Wednesday, August 04, 2010

LC Presbyterians vs. GB Presbyterians

El Jefe, ever the historian, subscribes to the Journal of Presbyterian History which publishes an issue twice a year. I just know many of you have it on your coffee table as I write ;-).

This week he shared a very interesting article with me written by Louis B. Weeks, former president of Union Presbyterian Seminary, titled "American Protestants Today: Thriving, Tottering, and Tinkering Together on the Mainline." That's some powerful alliteration, isn't it?

We're all too familiar with the labels for the different divisions within the PCUSA, but Weeks offers yet another major division: the Local Church Presbyterians (LCPs) and the Governing Body Presbyterians (GBPs). Weeks and a colleague, William Fogelman, first published this idea back in the 1990's. Their thesis is that when congregational leaders ask "how is my church doing?", they are "asking mostly about their own local church and others like it...Only a minority of Prebyterians thought first of the denomination."

Weeks offers a thoughtful analysis of what this difference in viewpoint means in practical terms. I checked the society's website, but this current issue is not available online, so I'm going to briefly summarize this part of the article.

Weeks says that most Presbyterians (and other mainliners) belong "first and foremost" to their local congregation and only a small percentage of these LCPs become involved in the wider denomination and become GBPs. He observes that this works well when a denomination is healthy as the LCPs provide money and a pool of potential members for the GBPs who in turn provide seminaries, pastors, curricula, hymnals and support for the LCPs.

But in times of decline, Weeks says that the different goals and values of these two groups create sharp conflicts. LCPs look at mission, evangelism and outreach from the perspective of their local congregation and do not want direction from the GBPs, especially if their goals and values differ significantly. Indeed, that is the case.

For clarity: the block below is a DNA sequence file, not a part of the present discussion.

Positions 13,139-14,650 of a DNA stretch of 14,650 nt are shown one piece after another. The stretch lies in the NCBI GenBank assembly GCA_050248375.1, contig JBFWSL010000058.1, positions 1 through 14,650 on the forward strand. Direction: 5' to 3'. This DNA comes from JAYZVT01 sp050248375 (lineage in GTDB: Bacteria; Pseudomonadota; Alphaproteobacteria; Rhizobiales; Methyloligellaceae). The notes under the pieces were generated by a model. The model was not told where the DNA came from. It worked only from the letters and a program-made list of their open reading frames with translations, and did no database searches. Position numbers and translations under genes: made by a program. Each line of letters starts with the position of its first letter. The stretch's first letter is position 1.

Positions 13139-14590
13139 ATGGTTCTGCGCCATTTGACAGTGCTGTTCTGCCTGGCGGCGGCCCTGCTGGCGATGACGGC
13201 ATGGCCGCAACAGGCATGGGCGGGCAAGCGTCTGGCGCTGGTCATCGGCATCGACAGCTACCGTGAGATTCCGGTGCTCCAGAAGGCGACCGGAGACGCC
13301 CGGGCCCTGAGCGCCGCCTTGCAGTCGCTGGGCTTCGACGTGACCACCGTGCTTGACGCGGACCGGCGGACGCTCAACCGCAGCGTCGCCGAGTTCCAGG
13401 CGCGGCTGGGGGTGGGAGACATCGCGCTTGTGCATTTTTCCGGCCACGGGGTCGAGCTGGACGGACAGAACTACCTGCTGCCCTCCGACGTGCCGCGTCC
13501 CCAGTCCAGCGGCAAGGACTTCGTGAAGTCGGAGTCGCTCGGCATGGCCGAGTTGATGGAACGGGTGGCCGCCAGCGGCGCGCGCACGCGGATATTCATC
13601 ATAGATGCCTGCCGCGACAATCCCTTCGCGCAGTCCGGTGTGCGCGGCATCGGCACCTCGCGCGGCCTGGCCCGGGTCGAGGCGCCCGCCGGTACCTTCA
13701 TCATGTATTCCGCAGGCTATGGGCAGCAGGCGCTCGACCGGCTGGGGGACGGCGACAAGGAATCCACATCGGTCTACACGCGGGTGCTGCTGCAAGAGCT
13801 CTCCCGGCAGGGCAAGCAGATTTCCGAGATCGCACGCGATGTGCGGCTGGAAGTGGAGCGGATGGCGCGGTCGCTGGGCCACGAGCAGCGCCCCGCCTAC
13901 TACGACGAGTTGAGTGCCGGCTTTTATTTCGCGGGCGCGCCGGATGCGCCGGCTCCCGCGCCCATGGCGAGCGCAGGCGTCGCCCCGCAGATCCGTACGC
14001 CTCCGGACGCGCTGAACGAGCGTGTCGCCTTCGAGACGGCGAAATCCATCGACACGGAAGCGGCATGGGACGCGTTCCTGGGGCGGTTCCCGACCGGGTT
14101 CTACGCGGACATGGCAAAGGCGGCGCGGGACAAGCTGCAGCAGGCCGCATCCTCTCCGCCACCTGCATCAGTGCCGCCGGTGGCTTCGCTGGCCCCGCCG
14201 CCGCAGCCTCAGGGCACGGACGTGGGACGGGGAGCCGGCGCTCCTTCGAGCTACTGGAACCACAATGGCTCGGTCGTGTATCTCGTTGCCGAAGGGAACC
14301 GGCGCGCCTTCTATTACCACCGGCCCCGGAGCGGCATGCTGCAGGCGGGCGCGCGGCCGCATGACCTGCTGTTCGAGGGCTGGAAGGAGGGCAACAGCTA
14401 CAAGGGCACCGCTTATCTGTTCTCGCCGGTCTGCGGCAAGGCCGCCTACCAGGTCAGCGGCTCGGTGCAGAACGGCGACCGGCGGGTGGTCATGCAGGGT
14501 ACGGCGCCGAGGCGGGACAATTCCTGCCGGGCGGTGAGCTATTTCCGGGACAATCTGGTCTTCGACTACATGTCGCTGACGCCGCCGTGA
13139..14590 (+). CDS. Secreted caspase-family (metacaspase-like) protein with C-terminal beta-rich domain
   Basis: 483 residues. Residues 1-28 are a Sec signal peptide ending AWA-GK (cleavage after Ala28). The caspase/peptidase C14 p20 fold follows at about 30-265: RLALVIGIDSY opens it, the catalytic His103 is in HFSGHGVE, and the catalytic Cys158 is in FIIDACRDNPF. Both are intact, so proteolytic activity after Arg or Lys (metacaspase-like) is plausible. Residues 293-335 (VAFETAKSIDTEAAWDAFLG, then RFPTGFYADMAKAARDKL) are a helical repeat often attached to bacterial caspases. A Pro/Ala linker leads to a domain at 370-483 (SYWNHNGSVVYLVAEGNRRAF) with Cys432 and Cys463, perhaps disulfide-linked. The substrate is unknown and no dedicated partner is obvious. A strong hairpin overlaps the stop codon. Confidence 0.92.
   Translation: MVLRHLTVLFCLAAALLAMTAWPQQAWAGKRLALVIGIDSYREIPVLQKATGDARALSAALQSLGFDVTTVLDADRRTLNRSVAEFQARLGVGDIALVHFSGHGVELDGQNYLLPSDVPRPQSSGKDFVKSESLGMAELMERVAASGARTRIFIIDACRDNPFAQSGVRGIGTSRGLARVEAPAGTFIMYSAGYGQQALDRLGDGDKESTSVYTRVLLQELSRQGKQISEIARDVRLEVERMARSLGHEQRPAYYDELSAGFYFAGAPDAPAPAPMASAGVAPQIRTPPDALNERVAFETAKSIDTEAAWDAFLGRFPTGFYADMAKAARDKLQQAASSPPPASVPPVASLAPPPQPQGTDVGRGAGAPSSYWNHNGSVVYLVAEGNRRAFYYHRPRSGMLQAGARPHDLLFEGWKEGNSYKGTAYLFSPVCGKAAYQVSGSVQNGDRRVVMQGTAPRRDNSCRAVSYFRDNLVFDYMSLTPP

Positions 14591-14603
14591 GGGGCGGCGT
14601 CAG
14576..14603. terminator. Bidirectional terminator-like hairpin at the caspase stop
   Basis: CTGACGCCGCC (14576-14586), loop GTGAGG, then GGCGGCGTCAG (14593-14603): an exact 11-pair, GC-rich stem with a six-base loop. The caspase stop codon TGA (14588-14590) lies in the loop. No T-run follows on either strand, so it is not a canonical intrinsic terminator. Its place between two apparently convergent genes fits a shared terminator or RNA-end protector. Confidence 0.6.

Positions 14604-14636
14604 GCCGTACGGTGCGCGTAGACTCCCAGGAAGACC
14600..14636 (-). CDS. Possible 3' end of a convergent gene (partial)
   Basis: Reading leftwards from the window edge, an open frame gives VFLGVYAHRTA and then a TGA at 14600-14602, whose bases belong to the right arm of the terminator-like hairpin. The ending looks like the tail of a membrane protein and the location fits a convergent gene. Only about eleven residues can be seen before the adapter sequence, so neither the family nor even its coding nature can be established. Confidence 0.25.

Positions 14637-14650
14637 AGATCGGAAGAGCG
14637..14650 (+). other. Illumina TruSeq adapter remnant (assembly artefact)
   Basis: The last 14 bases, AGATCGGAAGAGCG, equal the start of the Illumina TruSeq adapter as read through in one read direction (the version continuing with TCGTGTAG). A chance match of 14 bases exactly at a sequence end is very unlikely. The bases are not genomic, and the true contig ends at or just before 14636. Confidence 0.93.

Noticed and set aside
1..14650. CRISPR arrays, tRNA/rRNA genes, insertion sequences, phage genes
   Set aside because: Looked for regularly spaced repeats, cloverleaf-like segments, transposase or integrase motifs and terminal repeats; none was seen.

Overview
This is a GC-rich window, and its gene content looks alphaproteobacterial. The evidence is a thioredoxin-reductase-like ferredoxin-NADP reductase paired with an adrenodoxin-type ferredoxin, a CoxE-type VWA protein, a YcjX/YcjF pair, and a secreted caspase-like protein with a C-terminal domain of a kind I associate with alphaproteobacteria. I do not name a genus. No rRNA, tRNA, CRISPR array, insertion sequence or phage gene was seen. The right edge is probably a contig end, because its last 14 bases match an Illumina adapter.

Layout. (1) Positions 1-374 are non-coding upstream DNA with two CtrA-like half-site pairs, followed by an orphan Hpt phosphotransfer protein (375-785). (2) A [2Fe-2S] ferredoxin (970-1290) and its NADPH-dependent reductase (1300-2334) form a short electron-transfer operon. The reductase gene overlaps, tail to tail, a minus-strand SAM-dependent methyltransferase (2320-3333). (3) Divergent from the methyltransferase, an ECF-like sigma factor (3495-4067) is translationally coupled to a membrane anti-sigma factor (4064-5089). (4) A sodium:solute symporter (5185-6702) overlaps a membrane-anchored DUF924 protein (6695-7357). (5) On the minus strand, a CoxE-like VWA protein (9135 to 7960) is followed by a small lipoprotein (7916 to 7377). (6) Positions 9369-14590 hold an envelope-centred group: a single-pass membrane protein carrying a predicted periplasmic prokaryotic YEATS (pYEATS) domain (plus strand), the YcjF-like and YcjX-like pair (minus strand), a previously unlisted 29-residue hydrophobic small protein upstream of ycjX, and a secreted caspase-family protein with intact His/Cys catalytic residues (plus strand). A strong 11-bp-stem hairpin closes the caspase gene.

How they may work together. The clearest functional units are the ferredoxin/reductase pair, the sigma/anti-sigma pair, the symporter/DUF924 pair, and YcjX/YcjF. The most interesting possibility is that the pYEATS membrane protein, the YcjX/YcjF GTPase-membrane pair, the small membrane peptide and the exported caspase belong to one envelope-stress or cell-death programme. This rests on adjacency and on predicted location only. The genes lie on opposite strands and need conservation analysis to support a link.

It's an article well worth reading. Weeks covers several studies of mainline church congregations and encourages "tinkering" with the local church as a tool for "thriving" churches.

So, how is your church tinkering?

3 comments:

jean said...

Very true of the UMC. The hierarchy is totally out of touch with the people in the pews.

Reformed Catholic said...

Its also true at many PCUSA churches, supported by the results of many Presbyterian Panel polls.

The majority of the laity hold moderate to conservative views. Ministers of the Word & Sacrament who are serving at the LCPs, are slightly more liberal than the members they serve, but not much.
Ministers who serve in specialized ministry are very liberal, as are many of the people they hire to staff the governing bodies.

What this does is turn a traditionally connected church, into a bunch of congregationalists.

Which is also why many churches have stopped funding governing bodies higher than the local Presbytery.

Would many more do that, maybe that would return control of the PCUSA to the people in the pews, and take it out of the hands of the professional staff ministers and their associates.

Lucy said...

Another question - why do these two groups exist? Theoretically, members should be moving back and forth between them not sticking to one or the other. Why aren't they? I'm gonna have to read this one! Thanks for the tip.